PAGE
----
Ulysha Renee Hall will make history in Dallas in September, when she becomes the Texas city’s first female police chief.

Hall, 46, currently deputy chief of the Detroit Police Department, was selected from a field of seven finalists that included another woman, Deputy Chief Carmen Best of Seattle.

Hall followed in her father’s footsteps by choosing a career in law enforcement. He was killed in the line of duty when she was just 6 months old.

Now, Hall will head a Dallas force that’s still coping with the tragedy of July 7, 2016, when a sniper killed five city officers and wounded nine others, as well as two civilians.

Those shootings – by a veteran who had served in Afghanistan — were believed to be an act of retaliation against police officers. They closely followed two high-profile cases, in Minnesota and Louisiana, in which police officers had fatally shot black men.

Hall, who is African-American, will succeed former Dallas Police Chief David Brown, also African-American, who retired shortly after the tragic shootings.

Brown recently tweeted his support for the selection of Hall.

“I am so honored to be able to serve as the next police chief of the city of Dallas,” said Hall during a press conference. “The men and women of Dallas are my priority — that they have my unwavering support.”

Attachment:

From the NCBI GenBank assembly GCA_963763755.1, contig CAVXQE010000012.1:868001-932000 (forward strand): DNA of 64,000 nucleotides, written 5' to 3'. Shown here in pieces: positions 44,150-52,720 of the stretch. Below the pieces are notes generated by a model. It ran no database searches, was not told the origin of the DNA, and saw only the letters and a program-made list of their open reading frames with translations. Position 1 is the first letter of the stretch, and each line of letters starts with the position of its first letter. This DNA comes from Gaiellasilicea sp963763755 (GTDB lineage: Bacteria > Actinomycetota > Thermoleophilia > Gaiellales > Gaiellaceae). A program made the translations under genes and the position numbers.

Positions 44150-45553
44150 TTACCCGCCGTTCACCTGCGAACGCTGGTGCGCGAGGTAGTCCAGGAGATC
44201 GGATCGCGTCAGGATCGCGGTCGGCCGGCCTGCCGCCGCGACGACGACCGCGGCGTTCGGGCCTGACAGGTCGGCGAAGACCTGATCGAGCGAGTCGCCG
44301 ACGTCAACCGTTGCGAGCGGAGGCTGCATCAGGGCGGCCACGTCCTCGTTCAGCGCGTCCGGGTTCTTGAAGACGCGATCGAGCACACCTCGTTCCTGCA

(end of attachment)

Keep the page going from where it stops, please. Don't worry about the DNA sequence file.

Of the nation’s 50 largest police agencies, only five are headed by women – with Hall to make it six. Women currently hold roughly 13 percent of law enforcement positions in the U.S.

“We do know that, historically, law enforcement is predominantly male, but so were so many other professions years ago,” said Hall, who encouraged young women to pursue a career in law enforcement.

She added that women can bring a different approach to the job than men, offering “that special something to law enforcement that truly, truly calms the savage beast.”

“We kind of do it a little different, a little better. We’re a little bit more nurturing by nature,” Hall said.

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